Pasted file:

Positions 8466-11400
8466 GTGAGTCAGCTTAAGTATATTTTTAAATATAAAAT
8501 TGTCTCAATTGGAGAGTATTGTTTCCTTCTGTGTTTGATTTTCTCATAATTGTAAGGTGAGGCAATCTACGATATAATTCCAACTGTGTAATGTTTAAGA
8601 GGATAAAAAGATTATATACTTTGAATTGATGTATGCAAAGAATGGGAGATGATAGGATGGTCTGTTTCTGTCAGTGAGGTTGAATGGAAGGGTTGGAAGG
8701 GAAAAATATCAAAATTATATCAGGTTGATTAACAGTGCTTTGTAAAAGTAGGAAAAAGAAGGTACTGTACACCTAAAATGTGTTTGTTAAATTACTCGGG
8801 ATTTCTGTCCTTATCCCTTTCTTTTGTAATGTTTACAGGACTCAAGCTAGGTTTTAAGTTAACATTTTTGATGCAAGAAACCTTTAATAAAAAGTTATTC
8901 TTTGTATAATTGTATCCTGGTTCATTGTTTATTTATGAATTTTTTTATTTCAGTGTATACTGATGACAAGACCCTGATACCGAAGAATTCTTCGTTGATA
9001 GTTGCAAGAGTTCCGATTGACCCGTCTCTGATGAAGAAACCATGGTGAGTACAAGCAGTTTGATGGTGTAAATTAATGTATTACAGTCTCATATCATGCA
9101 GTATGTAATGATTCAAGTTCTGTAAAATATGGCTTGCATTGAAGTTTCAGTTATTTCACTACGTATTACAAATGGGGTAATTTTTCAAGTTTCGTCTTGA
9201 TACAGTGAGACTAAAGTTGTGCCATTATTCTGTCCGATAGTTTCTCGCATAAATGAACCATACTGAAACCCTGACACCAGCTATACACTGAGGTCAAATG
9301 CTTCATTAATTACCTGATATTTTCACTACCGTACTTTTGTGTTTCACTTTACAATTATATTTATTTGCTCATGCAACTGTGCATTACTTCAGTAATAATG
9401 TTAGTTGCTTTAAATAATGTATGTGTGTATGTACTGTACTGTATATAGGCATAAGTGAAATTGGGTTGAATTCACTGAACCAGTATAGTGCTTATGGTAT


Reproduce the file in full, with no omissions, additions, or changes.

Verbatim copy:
Positions 8466-11400
8466 GTGAGTCAGCTTAAGTATATTTTTAAATATAAAAT
8501 TGTCTCAATTGGAGAGTATTGTTTCCTTCTGTGTTTGATTTTCTCATAATTGTAAGGTGAGGCAATCTACGATATAATTCCAACTGTGTAATGTTTAAGA
8601 GGATAAAAAGATTATATACTTTGAATTGATGTATGCAAAGAATGGGAGATGATAGGATGGTCTGTTTCTGTCAGTGAGGTTGAATGGAAGGGTTGGAAGG
8701 GAAAAATATCAAAATTATATCAGGTTGATTAACAGTGCTTTGTAAAAGTAGGAAAAAGAAGGTACTGTACACCTAAAATGTGTTTGTTAAATTACTCGGG
8801 ATTTCTGTCCTTATCCCTTTCTTTTGTAATGTTTACAGGACTCAAGCTAGGTTTTAAGTTAACATTTTTGATGCAAGAAACCTTTAATAAAAAGTTATTC
8901 TTTGTATAATTGTATCCTGGTTCATTGTTTATTTATGAATTTTTTTATTTCAGTGTATACTGATGACAAGACCCTGATACCGAAGAATTCTTCGTTGATA
9001 GTTGCAAGAGTTCCGATTGACCCGTCTCTGATGAAGAAACCATGGTGAGTACAAGCAGTTTGATGGTGTAAATTAATGTATTACAGTCTCATATCATGCA
9101 GTATGTAATGATTCAAGTTCTGTAAAATATGGCTTGCATTGAAGTTTCAGTTATTTCACTACGTATTACAAATGGGGTAATTTTTCAAGTTTCGTCTTGA
9201 TACAGTGAGACTAAAGTTGTGCCATTATTCTGTCCGATAGTTTCTCGCATAAATGAACCATACTGAAACCCTGACACCAGCTATACACTGAGGTCAAATG
9301 CTTCATTAATTACCTGATATTTTCACTACCGTACTTTTGTGTTTCACTTTACAATTATATTTATTTGCTCATGCAACTGTGCATTACTTCAGTAATAATG
9401 TTAGTTGCTTTAAATAATGTATGTGTGTATGTACTGTACTGTATATAGGCATAAGTGAAATTGGGTTGAATTCACTGAACCAGTATAGTGCTTATGGTAT